Fourth, both spouses might be covered in a family HDHP but each maintains their own HSAs. In these situations, the family contribution limit of $7,000 still applies but it can be divided between the HSAs in any ratio. Contributions can be put fully into one spouse’s HSA, split half-and-half between the two HSAs, or divided any other way.
Communicating Contributions with Two Spouses
Once the contribution limits for two spouses has been determined, what each spouse is contributing must be clearly communicated. This is especially important in the latter two scenarios, where each spouse is making separate contributions to HSAs -- and those HSAs could be held at different financial institutions. An account adviser can’t be expected to know what a spouse is doing at another financial institution, so it’s ultimately up to the spouses to understand how these limits work and share with each other what contributions they’re making.
This is where employers’ human resources representatives are often extremely helpful and provide a lot of value to employees. Even though HR representatives typically don’t actually set up HSAs for employees, HR reps can provide information on these accounts and guidance on how to set them up. They can even tailor recommendations to employees’ particular situations, and many employees are likely to trust advice from their own HR department versus a financial institution’s representative that they’ve never met (and might only talk to over the phone).
Correcting Mistakes When an HSA Gets Overfunded
HR reps should make sure employees understand that HSA contribution mistakes can be corrected. Sharing this often eases employees’ concerns and fears when they’re trying to digest all of the information regarding HSAs and take appropriate actions.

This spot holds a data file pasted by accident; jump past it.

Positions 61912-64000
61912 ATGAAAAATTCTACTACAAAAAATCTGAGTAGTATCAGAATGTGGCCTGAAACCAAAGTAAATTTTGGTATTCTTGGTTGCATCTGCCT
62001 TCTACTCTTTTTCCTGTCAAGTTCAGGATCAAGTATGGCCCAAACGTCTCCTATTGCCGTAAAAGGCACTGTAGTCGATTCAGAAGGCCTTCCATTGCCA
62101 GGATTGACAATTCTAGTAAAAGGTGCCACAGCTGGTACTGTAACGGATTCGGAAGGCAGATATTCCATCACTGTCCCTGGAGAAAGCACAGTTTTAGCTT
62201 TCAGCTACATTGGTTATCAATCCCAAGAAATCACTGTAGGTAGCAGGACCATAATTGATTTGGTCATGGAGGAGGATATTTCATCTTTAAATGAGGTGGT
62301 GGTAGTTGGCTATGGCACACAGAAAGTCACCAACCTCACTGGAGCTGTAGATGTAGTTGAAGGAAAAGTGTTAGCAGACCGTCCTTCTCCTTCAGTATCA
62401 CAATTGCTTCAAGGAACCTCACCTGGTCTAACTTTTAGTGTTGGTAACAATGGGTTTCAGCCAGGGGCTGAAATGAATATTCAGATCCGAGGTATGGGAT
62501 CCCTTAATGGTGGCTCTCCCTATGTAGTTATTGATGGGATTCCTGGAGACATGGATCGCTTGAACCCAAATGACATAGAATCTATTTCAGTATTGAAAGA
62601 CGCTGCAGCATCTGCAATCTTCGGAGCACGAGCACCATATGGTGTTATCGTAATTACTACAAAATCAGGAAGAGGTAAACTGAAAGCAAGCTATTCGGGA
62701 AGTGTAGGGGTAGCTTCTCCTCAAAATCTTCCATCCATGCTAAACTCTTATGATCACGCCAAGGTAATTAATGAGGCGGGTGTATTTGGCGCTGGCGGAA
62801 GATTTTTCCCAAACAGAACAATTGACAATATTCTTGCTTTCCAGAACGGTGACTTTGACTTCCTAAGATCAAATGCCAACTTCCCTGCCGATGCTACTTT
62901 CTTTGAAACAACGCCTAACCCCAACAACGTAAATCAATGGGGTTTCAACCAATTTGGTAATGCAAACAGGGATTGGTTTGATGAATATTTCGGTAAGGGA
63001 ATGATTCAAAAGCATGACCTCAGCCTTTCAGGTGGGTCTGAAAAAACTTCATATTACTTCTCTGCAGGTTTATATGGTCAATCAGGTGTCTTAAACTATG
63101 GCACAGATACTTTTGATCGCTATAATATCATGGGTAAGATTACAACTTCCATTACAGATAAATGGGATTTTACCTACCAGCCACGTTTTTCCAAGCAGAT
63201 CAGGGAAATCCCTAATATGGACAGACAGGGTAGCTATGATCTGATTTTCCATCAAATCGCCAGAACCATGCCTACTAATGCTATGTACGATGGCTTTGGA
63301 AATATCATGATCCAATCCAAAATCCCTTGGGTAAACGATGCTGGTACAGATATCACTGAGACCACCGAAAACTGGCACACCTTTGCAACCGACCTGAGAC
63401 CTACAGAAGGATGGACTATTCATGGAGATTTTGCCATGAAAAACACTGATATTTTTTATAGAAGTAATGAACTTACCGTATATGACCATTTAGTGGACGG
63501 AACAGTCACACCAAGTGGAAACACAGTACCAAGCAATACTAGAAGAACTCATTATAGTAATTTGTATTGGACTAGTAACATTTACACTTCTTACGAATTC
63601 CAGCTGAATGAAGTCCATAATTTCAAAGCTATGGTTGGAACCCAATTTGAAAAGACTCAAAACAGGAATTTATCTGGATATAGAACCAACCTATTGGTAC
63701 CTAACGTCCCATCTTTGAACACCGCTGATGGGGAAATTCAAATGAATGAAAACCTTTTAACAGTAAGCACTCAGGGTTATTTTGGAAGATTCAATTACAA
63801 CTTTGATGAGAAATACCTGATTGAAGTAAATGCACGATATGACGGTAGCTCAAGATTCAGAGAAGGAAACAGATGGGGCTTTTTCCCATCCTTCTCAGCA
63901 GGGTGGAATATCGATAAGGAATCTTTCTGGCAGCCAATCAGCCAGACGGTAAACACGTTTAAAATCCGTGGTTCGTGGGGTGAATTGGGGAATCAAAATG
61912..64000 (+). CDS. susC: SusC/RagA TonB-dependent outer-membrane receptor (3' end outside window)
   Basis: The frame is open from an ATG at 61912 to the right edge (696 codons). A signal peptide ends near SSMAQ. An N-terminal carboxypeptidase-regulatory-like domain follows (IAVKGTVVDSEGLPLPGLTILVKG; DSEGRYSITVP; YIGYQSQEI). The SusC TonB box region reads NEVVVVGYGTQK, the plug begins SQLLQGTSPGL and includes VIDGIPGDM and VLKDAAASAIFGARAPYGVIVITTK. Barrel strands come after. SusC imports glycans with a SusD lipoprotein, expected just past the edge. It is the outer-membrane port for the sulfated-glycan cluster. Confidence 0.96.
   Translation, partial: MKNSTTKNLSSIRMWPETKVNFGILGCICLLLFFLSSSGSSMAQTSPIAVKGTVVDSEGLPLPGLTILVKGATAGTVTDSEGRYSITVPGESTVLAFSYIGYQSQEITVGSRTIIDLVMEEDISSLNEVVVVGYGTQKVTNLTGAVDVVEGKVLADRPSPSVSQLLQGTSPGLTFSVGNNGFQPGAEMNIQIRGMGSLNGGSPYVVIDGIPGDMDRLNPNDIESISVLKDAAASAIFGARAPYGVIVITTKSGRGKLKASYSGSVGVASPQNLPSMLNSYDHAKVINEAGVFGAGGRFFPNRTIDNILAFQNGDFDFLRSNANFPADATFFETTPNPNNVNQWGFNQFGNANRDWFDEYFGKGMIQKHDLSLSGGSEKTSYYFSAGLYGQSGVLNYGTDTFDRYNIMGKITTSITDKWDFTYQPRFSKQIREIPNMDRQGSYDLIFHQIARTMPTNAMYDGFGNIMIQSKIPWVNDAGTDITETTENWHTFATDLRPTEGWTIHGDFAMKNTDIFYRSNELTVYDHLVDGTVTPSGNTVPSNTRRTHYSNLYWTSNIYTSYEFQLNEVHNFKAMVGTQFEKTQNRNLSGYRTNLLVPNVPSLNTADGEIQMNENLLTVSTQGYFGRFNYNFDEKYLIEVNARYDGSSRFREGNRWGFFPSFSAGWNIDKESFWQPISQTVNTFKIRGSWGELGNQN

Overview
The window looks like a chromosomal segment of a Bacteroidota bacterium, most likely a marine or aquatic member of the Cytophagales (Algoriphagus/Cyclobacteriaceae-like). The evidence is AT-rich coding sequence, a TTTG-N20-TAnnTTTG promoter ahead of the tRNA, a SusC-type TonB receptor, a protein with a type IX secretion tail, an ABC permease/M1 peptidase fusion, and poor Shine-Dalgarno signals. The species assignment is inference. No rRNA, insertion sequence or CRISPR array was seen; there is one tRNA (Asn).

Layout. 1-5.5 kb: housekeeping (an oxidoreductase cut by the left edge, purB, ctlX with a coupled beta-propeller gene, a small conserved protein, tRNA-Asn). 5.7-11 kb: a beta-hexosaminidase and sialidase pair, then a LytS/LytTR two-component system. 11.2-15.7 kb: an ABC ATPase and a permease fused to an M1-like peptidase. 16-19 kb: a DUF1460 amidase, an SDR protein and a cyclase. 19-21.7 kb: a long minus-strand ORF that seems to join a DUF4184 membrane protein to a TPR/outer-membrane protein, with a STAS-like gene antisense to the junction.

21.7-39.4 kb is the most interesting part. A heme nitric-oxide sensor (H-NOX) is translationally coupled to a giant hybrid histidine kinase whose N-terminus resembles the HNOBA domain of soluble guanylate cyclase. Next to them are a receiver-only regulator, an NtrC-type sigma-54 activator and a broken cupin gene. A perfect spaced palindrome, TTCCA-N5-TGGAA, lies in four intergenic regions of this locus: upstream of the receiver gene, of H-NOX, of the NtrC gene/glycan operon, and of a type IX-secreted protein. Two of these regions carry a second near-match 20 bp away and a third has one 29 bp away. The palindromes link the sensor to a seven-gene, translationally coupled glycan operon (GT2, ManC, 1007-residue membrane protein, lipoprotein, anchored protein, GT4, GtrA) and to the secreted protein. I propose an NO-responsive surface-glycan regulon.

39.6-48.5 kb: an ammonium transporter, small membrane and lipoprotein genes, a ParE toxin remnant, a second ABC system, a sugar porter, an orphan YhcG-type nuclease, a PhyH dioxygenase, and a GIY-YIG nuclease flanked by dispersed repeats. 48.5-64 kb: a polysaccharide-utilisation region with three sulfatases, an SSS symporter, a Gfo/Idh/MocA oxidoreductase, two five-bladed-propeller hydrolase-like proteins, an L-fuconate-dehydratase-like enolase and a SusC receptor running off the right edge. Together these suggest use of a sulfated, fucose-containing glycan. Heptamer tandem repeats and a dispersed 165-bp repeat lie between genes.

Overfunding an HSA can be remedied one of two ways;
The first and best way to correct this mistake is to remove the excess contributions and the net income attributable to the excess contribution before filing a federal income tax return (including extensions). This remedy will result in paying normal income tax on the excess funds removed from the HSA.
The second method to deal with this is to leave the excess contributions in the HSA and pay a 6% excise tax on this amount. The problem with this approach is that the 6% excise tax is applied annually, quickly wiping out any tax-advantaged benefits HSA accounts provide. If employees choose to go this route, they can opt to have the HSA contribution in excess of the annual limit applied to the following year's contribution. That said, they will have to pay an excise tax any year that amount leads to a contribution overage.
Learn More About HDHPs & HSAs for Your Employees
Whether your company is new to offering HDHPs or already provides these plans to many employees, our representatives are here to help you with all HDHP and HSA-related needs.
If you'd like to learn more about HDHPs and HSAs, contact us today.
Are you offering HSAs & HDHPs to your workforce? Are your employees familiar with the current contribution limits? Leave us a comment or contact us. We'd love to hear from you!